Normally this is the point in the evaluation where the assessment, diagnosis and treatment plan would be in the outlined. Instead, here is more of the story. What is written thus far is how I see and formulate the patient after 50 minutes, but Tim grows and fills out over the months and years that he comes to me for follow-up medication management and talk therapy. Although parts of the story will circle around again and I hear them repeated, either he will add something new, deeper or I will ask a magic question and get more. We develop a relationship. He trusts me and lets me in. He gets to know me, in that I truly care about him, there is nothing that he can tell me that will make me turn away from him.
It is in his telling, testing, trusting that he begins to allow himself the peeling away of the layers.
Tim was the good son. The boy who had had the perfect life, hunting, fishing, camping with his father – idyllic, reliable. His father strict and authoritative, Tim always knew where he stood, how to succeed and exactly when and how he failed. He also knew his father loved him. He had something he could count on. After his father died suddenly of a heart attack, in Tim’s adolescence, he had to learn as a kid, a junior in high school, how to be his own man. His mother, so lost in her grief, she could barely care for the young ones, and Tim concerned that he was a burden to his mother, he left home at an early age and worked to support himself. He lost not only his father, but his mother and his home. He spent many years taking pride in the fact that he cared for himself and only now, many years later begins to sidle up to the sadness of it. The emptiness and loneliness of it.
Struggling to make his way, he supported himself. But also lost years to parties, girls and occasional drugs. He met an older man at one of his menial jobs, who, like a father, encouraged him to get his life back on track and consider the military. Tim loved the military. Once again he had something he could count on. The military replaced the father, mother and family he no longer had. He didn’t have to wonder what his job or purpose was, what was expected of him, how to succeed. He was a good and strong worker and rose in the ranks. Happy, satisfied and motivated. He was able to support his family and give his kids what he lost as a child. He was a good dad, he took care of them, they could count on him and he ran a tight ship.
Then, he was deployed to Iraq. Not once. Not twice. But three times over the course of several years. The things he saw and did were so terrible he could not speak them to me until he knew me almost a year. They are not things a young man, with the world by the balls, should have to see, do, or say. These are the things he can not confess to his wife. He wouldn’t be able to bear shocking, disgusting or horrifying her. Or worse, receive a blank stare. Not getting it, instead with the now you are home, you can get over it, hold your child, move on. In his protecting himself, protecting her, protecting his kids, he becomes more isolated, alone, irritable, angry. More distant from who he was before he left. Which gets further and further away from him. He becomes panicked.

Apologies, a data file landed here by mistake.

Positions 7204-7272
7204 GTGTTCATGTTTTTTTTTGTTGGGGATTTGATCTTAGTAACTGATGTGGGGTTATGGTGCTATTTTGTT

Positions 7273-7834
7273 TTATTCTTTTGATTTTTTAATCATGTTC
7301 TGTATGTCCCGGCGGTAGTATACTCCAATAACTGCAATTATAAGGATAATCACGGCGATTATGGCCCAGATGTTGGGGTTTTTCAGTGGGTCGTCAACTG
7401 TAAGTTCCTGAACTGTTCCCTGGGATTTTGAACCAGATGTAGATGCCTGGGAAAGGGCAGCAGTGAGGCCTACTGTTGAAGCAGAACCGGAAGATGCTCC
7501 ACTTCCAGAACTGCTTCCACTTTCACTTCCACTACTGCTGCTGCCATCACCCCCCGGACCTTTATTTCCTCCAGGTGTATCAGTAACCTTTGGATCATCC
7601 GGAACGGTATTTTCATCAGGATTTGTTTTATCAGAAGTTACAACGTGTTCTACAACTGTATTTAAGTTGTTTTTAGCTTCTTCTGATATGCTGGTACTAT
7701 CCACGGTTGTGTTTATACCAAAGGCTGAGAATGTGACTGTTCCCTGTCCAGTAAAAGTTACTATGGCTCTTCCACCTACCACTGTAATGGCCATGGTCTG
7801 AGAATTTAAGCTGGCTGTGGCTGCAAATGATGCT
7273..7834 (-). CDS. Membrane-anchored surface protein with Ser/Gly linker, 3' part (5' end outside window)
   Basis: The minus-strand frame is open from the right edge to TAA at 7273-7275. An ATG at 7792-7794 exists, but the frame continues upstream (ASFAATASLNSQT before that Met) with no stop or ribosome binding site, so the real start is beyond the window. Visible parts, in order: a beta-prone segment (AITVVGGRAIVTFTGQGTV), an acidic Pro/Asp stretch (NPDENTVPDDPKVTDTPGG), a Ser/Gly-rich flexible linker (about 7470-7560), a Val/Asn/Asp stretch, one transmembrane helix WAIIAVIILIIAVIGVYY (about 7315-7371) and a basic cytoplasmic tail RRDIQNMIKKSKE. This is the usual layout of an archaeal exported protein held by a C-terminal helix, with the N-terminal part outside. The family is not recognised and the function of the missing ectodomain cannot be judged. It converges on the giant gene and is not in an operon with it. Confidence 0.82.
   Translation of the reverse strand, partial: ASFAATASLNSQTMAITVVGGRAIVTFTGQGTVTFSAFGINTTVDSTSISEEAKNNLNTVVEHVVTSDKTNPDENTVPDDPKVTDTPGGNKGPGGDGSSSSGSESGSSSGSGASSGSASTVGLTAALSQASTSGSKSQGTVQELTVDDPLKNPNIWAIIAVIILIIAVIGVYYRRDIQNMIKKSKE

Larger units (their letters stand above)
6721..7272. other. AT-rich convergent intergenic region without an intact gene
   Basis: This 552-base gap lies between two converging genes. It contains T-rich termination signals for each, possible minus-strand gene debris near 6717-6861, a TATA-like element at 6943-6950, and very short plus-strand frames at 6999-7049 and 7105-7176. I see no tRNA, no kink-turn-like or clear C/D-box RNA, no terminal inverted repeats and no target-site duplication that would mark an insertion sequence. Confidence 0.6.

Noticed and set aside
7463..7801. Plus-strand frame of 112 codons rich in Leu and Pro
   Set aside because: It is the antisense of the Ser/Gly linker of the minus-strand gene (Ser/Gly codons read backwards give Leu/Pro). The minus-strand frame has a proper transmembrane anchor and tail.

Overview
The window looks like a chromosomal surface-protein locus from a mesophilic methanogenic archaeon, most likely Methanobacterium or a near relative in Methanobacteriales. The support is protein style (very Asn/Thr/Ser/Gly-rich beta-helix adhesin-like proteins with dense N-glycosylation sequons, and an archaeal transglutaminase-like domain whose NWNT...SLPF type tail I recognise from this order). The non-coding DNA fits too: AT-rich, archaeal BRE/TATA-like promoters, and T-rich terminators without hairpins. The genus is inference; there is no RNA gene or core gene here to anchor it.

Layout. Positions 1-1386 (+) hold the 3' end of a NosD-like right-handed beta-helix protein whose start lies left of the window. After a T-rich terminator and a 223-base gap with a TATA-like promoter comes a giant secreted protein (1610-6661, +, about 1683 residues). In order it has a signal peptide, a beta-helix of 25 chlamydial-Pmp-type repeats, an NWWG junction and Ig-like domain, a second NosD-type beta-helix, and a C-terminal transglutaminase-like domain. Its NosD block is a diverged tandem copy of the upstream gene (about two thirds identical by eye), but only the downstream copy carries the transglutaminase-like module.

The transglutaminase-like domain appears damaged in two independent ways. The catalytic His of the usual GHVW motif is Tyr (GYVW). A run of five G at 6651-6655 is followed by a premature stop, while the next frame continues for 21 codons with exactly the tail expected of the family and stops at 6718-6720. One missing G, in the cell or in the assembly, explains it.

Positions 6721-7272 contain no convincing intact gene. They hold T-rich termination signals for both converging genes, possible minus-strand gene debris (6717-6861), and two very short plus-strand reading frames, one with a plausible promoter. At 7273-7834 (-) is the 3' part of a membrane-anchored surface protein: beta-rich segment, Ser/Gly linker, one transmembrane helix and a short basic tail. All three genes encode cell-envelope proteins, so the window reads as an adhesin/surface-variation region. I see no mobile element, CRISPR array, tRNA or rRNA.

He wakes up kicking and screaming. He wife begins to fear him. Already used to being alone, because she was without him during his multiple deployments. She had to learn to be the mom and the dad while he was gone, so she continues to live independently and doesn’t really need him, come to think of it. She manages the house, the kids. They live like roommates. Tim is no help to her. He feels more broken. Tim unable to comfort his children when they cry, soothe or hold them because of what it reminds him of, he usually escapes the house. He abandons his family and yet feels grossly abandoned by them. But he only does what he has always done. What he did to stay alive at 16 and again in the “sandbox” and ever since.
What he is left with is memories. They haunt him in waking and in sleeping. They chase and terrify him. Trick him into thinking he is dying and in the most public of places, a Smiths or Wal-Mart. He becomes the monster he imagines he must be. Alone and lost in his head, his brain continues to play tricks on him. He tries to solve the puzzle but can’t. He used to be able to plug in A to get B, now just gets him cra-Z.
I know. Not because I have been there, done that. But because I have inhabited these stories, over and over again. Not just Tim’s story. But the Vietnam war vet, the Iraq or Afghanistan veteran, even a Korean War vet. I sit with them. I hold the space. I hold on to myself. They need not be anyone for me. I do not judge them, hurt them, abandon them. I understand that walking through that door of the clinic, that first time we meet takes more courage than stepping off a plane into Fallujah. Admitting he needs help, terrified he may be crazy, sitting still in the chair across from me, may be the harder of things Tim has done lately. But it is often at the point when they are getting closest to nothing-to-lose that they risk it. And then, that act alone may give him the confidence to keep moving through. Which is what I keep asking him to do.
Tim, like all the soldiers, were good, strong boys, if not mildly damaged, hurt before they found the military or the military rescued them. And he, like most, was a very good soldier. He survived didn’t he? Or part of him did. His hyper-alert senses helped him stay alive. His compartmentalizing, keeping his family tucked safely away. To keep them too close might distract him from his mission, as would emotions, his humanness, tucked away too. His strong, taking-care keeps him from asking for help, admitting weakness. So even when the plane brings him back to safety, his well-trained, well-behaved soldier does not turn off like a switch. Iraq may not have made sense in his head or in reality, but ironically, the chaos of his life now is what makes him feel crazy. There is no logic. No structure. His strong betrays him. Around him are insanely petty problems. Gossip. Intensely stupid drivers in traffic. His wife nagging at him or worse, ignoring him. All confuse him further. He loses track even more. Becomes more angry, let down, feels betrayed constantly. Lost. And touching on a lifetime of loss: dad, the three boys in his unit he watched get blown to bits by an IED, his wife, his kids, himself, his sanity, his strength and his “surviving”. Confused. About what he did, gave, and got in return. Trapped between worlds. Between here and there. Between who he was and who he may become. Between avoiding grief and getting to the other side of it.